Would you say that humans are cheetah-like in that they bear live young, and have lungs? At that depth you aren't comparing anything; you are just describing the typical traits of mammals which both animals happen to be. Statistically, it can be assumed that both animals will have those characteristics just by referencing their parent class -- mammals -- with no need to reference each other.

At best what you've done is extraneous, but that's not really the issue here. You've needlessly linked religion and computer informations systems. On an atheist site, there is negative sentiment toward religion, so you've needlessly linked that sentiment. It's closer to name-calling than a meaningful comparison. It's nonsense.

I am addressing that single, quoted line. As for why I am not addressing the Matrix specific aspects of your metaphor, I don't have a problem with that. I said I was mistaken regarding the Neo comment, but apart from that you are actually comparing things specific to the Matrix narrative to computer systems. It illustrates something beyond that which could have been assumed without the comparison. On the other hand, humans having irrational devotion to iconic groups and those groups pressuring loyalty? No shit? You don't say.

Comment by Gallup's Mirror on February 2, 2014 at 1:37am

[what (you) actually wrote] wasn't relevant to my point.

I don't know what that means.

No, I am saying they are the same at their foundation, not similar.

I don't know what that means.

What you said was, "For instance, brand loyalty to Apple or Microsoft can be deeply personal, defended irrationally, and vendor lock-in makes it difficult to leave a "faith". So the religious-like traits we have revealed here are loyalty which can be deeply personal and can be defended irrationally, and some implied religious barrier which makes it difficult to leave a "faith", the analogue of which is vendor lock-ins.

I said a great deal more than what I wrote in the image caption, including the analogous importance of religion and technology in people's lives (showing the latter as: most of the top brands for loyalty are technology companies) and challenges to established orthodoxies.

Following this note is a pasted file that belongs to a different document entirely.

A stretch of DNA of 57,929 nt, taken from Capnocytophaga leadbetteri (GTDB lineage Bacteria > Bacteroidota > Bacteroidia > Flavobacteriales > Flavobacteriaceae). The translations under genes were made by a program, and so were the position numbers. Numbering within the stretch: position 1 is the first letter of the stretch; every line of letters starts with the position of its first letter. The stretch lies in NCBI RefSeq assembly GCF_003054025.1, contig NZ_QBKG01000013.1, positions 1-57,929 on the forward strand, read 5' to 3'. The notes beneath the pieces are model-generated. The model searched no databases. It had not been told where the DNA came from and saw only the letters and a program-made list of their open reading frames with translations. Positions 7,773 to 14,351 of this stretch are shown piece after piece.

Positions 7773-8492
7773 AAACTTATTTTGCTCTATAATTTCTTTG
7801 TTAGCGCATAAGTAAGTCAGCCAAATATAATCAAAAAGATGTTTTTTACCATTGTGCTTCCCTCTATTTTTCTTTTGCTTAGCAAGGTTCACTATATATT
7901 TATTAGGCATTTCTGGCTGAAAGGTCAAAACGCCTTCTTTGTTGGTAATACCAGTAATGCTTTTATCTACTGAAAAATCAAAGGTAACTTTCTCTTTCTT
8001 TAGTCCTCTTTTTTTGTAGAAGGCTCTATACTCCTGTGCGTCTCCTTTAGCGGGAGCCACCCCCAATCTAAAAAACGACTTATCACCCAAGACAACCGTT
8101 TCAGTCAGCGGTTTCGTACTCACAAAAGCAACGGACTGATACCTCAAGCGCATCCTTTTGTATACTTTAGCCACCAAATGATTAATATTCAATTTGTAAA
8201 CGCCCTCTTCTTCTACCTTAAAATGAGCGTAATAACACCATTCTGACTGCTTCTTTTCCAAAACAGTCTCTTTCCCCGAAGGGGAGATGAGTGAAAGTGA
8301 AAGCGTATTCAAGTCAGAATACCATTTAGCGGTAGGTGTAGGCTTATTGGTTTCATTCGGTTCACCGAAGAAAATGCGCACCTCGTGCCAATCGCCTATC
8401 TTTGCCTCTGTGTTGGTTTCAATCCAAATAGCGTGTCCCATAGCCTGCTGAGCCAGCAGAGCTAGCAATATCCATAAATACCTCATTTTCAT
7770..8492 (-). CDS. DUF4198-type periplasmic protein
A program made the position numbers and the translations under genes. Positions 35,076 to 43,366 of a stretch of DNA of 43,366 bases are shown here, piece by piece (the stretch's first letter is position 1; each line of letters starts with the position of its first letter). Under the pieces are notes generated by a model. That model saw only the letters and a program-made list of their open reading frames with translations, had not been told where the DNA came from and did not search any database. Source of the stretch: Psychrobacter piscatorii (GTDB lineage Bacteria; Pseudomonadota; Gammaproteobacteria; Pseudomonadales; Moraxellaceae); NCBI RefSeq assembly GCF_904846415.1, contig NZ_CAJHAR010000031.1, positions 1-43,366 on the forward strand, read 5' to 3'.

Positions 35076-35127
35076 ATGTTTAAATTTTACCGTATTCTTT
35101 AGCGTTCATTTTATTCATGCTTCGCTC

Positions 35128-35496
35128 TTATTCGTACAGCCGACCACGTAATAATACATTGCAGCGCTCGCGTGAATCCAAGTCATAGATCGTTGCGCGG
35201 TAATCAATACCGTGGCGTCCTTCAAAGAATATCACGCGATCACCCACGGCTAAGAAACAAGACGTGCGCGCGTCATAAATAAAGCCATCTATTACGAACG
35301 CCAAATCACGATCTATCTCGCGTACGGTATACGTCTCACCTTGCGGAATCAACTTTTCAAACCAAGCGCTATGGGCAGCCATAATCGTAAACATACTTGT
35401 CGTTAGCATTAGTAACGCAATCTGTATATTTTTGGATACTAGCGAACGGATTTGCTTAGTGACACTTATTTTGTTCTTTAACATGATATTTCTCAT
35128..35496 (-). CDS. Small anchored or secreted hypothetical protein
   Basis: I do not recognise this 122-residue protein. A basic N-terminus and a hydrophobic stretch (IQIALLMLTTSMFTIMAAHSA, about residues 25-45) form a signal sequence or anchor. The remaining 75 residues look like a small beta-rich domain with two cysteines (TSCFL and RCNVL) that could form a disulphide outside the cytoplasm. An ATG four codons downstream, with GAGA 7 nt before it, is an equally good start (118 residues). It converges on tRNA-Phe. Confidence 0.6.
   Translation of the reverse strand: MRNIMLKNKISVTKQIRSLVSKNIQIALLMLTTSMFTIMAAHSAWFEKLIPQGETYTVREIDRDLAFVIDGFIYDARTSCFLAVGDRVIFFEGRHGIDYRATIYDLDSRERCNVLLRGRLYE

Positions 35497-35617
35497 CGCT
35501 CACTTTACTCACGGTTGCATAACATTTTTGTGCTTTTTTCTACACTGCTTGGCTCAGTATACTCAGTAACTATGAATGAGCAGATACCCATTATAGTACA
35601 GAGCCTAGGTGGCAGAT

Those are just generic human behaviours which are not really specific to religion. There was no need to draw the comparison as you are basically just comparing a thing -- generic human behaviour -- to itself.

I don't think vendor lock-in and resistance to apostasy in religion are generic human behaviors. I don't think you've demonstrated they are, beyond making the claim and repeating it in different ways.

You can swap a company fleet from Chevy to Ford or switch parties from Democrat to Republican without the same level of resistance comparable to what's encountered in switching an office from Windows to Linux, or leaving iPhone for Blackberry, or analogously, leaving Islam for Christianity, or leaving Christianity and becoming an atheist.

Would you say that humans are cheetah-like in that they bear live young, and have lungs?

I might, if just about everyone owned a Cheetah, and thought they had gills and laid eggs (if not for mandatory spaying and neutering), and there was a small group giving away free Cheetahs and defying a billion-dollar 'Cheetah breeder' industry bent on perpetuating the myths.

Statistically, it can be assumed that both animals will have those characteristics just by referencing their parent class -- mammals -- with no need to reference each other.

According to the League of Cheetah Breeders, the world's most popular provider of Cheetahs, that's not true.

Consider the Platypus, a mammal that lays eggs. It also has hard-to-see gills, just like a Cheetah! For important information about the nature of Cheetahs, common misconceptions like this one, photos of real Cheetah eggs, see the manual that comes with your Cheetah, or learn about Cheetahs on your local news, like the CheetahNBC network!

I don't see much purpose in comparing lungs and reproduction in humans and Cheetahs because it's not important to very many people, unlike attitudes on religion and technology.